After Strong Debut, Is Bayern Munich's Gianluca Gaudino Ready for the Big Stage?

Clark WhitneyFeatured ColumnistAugust 23, 2014

Bayern's Gianluca Gaudino walks through he pitchl during the  soccer match between FC Bayern Munich and VfL Wolfsburg in the Allianz Arena in Munich, Germany, on Friday, Aug. 22, 2014. (AP Photo/Kerstin Joensson)
Kerstin Joensson/Associated Press

Gianluca Gaudino made his Bundesliga debut for Bayern Munich on Friday night in the German-double winners' 2-1 win against Wolfsburg. At 17 years, nine months and 11 days, he became the fourth-youngest player to appear for the Munich giants in the German top flight. And the debutant earned high praise for his performance.

Indeed, the Twittersphere was abuzz with praise for the young and supremely talented Gaudino, whose slick passing caught the eye of not only fans, but teammate Arjen Robben. Per the official Bundesliga website (h/t's Enis Koylu), the Dutchman said he was "very proud" of Gaudino.

Bayern appear to have a star in the making in Gaudino. But the question remains: Is he ready for the big stage?

By most impressions of Friday's match, the answer might be that Gaudino indeed is ready to make his mark at a high level. He was arguably the club's most creative player prior to Thomas Muller's opener, and his precise cross assisted what would have been the opening goal of the Bundesliga season if Robert Lewandowski's acrobatic volley hadn't been stopped by the brilliant Max Grun.

According to the official Bundesliga live ticker, Gaudino covered more ground (12.93 km) than any other player and completed 59 of his 61 attempted passes (96.61 percent).

In terms of completed passes, he ranked fourth among all players; his record of two misplaced passes was lower than all Bayern players who played the full 90 minutes.

As for touches of the ball, Gaudino was sixth among Bayern players, with 65, and level with Wolfsburg's second-most active player, Josuha Guilavogui. For perspective, Dante led all players with 120 ball contacts, and David Alaba (Gaudino's partner in central midfield) had 92.

By the numbers in possession, Gaudino's performance suggests an extremely high level of maturity even at his still very young age. And indeed, not only does he have exceptional technique, his tactical nous is also very refined. Gaudino seems to know exactly where to play the ball and doesn't wait for a pass to come his way; his movement without the ball suggests a player years his senior.

Based on the quality he's shown since Bayern training began in July, it may come as a surprise to many that Gaudino has never played a part in any German youth national team. That apparent anomaly can be attributed to the Relative Age Effect. Having a November birthday leaves him at a distinct disadvantage relative to those born in, for example, January and February. If he continues to develop, though, the age bias will disappear as he progresses to senior level for country as he has for club.

At the same time, Gaudino's numbers were not all rosy on Friday. And his attributes aren't all where they need to be. The player's main problem is his physical immaturity, something that will naturally diminish with time but is a barrier that nonetheless ought not to be overlooked.

Gaudino's height and weight are not even listed on the Bundesliga or Bayern official websites, but it's abundantly clear that the 17-year-old is still in his adolescence, some distance from manhood. His timidity cost Bayern in the DFL-Superpokal, particularly in the lead-up to the opening goal, as Henrikh Mkhitaryan skipped past him with consummate ease.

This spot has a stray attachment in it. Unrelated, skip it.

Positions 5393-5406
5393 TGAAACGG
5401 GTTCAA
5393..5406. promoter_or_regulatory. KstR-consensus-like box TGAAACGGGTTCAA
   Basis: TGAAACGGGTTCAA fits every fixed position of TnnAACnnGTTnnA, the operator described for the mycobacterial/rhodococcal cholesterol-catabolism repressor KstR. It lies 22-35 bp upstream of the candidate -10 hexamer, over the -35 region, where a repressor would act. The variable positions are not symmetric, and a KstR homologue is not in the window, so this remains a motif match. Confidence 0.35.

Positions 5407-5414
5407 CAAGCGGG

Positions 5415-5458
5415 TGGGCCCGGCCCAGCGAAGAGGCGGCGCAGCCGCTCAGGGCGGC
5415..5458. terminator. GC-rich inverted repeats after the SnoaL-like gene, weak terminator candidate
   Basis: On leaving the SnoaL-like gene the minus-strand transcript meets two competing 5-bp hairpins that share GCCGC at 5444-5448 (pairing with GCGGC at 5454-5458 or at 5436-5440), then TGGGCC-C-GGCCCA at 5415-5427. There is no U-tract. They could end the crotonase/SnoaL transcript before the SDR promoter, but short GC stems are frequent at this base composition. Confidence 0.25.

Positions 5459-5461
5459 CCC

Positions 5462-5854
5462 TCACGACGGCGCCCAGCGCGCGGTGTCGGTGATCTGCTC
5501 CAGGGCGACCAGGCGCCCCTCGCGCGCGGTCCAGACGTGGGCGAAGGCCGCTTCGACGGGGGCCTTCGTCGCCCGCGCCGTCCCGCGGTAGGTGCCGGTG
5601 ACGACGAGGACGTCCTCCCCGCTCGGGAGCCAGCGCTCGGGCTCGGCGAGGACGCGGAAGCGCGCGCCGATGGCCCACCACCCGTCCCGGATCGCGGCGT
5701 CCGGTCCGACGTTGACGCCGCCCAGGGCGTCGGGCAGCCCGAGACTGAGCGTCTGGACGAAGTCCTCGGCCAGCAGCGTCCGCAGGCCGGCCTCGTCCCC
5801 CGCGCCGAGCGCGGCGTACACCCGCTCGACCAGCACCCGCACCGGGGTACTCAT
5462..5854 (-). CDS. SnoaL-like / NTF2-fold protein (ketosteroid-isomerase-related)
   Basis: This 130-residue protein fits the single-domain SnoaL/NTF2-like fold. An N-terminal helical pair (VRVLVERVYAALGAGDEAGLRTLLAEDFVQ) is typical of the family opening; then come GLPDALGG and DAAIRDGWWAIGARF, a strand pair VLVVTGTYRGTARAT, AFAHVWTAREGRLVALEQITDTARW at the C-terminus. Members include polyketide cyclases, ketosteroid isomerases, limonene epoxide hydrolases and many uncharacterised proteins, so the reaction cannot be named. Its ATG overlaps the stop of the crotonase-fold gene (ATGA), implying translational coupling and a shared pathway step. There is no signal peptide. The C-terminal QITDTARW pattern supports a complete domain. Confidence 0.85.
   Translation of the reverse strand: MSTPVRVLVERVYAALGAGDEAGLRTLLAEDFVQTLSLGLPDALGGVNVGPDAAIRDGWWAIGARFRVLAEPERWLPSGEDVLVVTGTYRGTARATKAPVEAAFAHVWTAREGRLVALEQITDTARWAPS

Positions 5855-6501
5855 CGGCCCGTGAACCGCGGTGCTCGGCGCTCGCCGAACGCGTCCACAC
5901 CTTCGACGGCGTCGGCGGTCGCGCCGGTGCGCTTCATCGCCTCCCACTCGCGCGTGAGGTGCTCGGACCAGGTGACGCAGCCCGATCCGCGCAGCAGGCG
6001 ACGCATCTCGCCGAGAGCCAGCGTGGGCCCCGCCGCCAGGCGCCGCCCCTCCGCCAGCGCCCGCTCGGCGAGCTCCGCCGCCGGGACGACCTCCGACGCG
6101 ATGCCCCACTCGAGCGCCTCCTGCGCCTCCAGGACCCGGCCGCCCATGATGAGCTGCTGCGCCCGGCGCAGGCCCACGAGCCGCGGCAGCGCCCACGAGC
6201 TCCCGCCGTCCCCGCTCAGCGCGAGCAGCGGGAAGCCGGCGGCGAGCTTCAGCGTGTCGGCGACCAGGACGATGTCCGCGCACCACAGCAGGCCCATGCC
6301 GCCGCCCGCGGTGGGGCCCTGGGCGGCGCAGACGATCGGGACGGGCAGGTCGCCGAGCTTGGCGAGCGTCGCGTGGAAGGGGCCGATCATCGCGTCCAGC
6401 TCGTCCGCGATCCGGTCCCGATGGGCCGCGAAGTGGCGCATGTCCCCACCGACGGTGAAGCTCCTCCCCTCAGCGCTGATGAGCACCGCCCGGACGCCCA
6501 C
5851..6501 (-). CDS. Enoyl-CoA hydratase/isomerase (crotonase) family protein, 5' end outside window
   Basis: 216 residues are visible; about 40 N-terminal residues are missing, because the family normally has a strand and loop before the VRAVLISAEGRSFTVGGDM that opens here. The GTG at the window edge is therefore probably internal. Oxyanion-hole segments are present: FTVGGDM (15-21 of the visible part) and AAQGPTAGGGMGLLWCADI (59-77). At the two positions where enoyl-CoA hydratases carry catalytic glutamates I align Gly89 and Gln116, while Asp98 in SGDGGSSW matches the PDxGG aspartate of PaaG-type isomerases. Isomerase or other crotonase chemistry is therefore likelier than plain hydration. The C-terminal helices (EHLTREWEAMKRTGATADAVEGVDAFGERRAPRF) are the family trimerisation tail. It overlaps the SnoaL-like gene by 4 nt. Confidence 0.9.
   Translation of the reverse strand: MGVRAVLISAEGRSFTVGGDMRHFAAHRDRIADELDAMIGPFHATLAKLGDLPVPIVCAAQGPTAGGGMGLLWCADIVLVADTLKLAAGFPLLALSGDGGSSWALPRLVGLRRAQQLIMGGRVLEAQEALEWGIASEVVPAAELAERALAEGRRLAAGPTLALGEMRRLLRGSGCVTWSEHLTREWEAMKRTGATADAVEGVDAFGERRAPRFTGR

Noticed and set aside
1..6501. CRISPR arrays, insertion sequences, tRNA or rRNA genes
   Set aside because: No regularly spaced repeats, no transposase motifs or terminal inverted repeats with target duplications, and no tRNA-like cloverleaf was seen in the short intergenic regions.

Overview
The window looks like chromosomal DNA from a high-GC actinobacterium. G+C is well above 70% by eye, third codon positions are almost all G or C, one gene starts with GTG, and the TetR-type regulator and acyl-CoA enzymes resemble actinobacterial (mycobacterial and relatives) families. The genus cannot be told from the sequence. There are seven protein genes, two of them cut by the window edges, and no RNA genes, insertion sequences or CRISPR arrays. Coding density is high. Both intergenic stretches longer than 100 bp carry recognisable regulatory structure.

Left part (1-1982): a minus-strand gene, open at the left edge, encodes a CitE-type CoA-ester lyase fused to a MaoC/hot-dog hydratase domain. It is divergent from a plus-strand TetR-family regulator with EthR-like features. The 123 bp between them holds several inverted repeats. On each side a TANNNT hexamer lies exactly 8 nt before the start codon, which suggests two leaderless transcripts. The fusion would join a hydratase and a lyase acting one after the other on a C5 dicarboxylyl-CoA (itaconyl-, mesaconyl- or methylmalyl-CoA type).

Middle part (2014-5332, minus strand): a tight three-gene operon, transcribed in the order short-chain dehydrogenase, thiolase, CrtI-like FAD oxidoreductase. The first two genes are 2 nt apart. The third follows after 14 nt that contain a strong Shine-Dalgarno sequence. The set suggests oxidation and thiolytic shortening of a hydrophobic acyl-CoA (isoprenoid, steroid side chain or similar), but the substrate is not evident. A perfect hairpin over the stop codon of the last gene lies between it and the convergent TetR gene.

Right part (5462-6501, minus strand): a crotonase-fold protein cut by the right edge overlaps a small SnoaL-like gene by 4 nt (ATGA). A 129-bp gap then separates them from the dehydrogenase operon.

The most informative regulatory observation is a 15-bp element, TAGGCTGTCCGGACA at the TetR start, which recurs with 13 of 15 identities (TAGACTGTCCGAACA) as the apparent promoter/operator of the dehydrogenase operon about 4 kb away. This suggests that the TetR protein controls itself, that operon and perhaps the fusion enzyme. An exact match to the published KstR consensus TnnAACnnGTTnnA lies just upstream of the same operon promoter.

For the time being, Gaudino is at a physical disadvantage.
For the time being, Gaudino is at a physical disadvantage.Sascha Schuermann/Associated Press

Gaudino was more combative in Friday's match, at least in terms of shielding the ball. But from a central midfield position that requires players to be willing to challenge for the ball, he only attempted 11 tackles over the course of the 90 minutes. By contrast, Alaba engaged in 20 duels.

In terms of those won, Gaudino's number is even more disappointing. Although his team won 54.8 percent of their challenges overall, the youngster won just four (36 percent). By comparison, Alaba won 12, or 60 percent of his duels.

Being barely post-pubescent, Gaudino's musculature has yet to develop to match his frame, a danger for the fitness, especially of his knees. The youngster doesn't yet have the quickness to the ball that top holding midfielders possess. In fact, per the Bundesliga live ticker, he was only clocked in "sprint" mode on 11 occasions. Only Holger Badstuber and Bayern's substitutes had lower figures.

This is not to say Gaudino is unsuitable to play at Bayern this season. He's shown he has some real quality and will only get much better with maturity. But he has some very distinct weaknesses that can be and already have been exploited.

Looking at those Bayern players who debuted at an even younger age than Gaudino, two (Alaba and Toni Kroos) did so in recent years. Both played a few games before being demoted to the bench and sent on loan. Both are now world-class players.

It would be hugely surprising if Gaudino were to remain a trusted member of the first team without being demoted and/or farmed out to another club to earn some more experience.

Whatever the short-term holds for Gaudino, at this rate, he'll one day be a star. His performance in nearly two months as a professional is convincing evidence that if he stays healthy and continues to progress, he has every chance of following in the footsteps of Alaba and Kroos.


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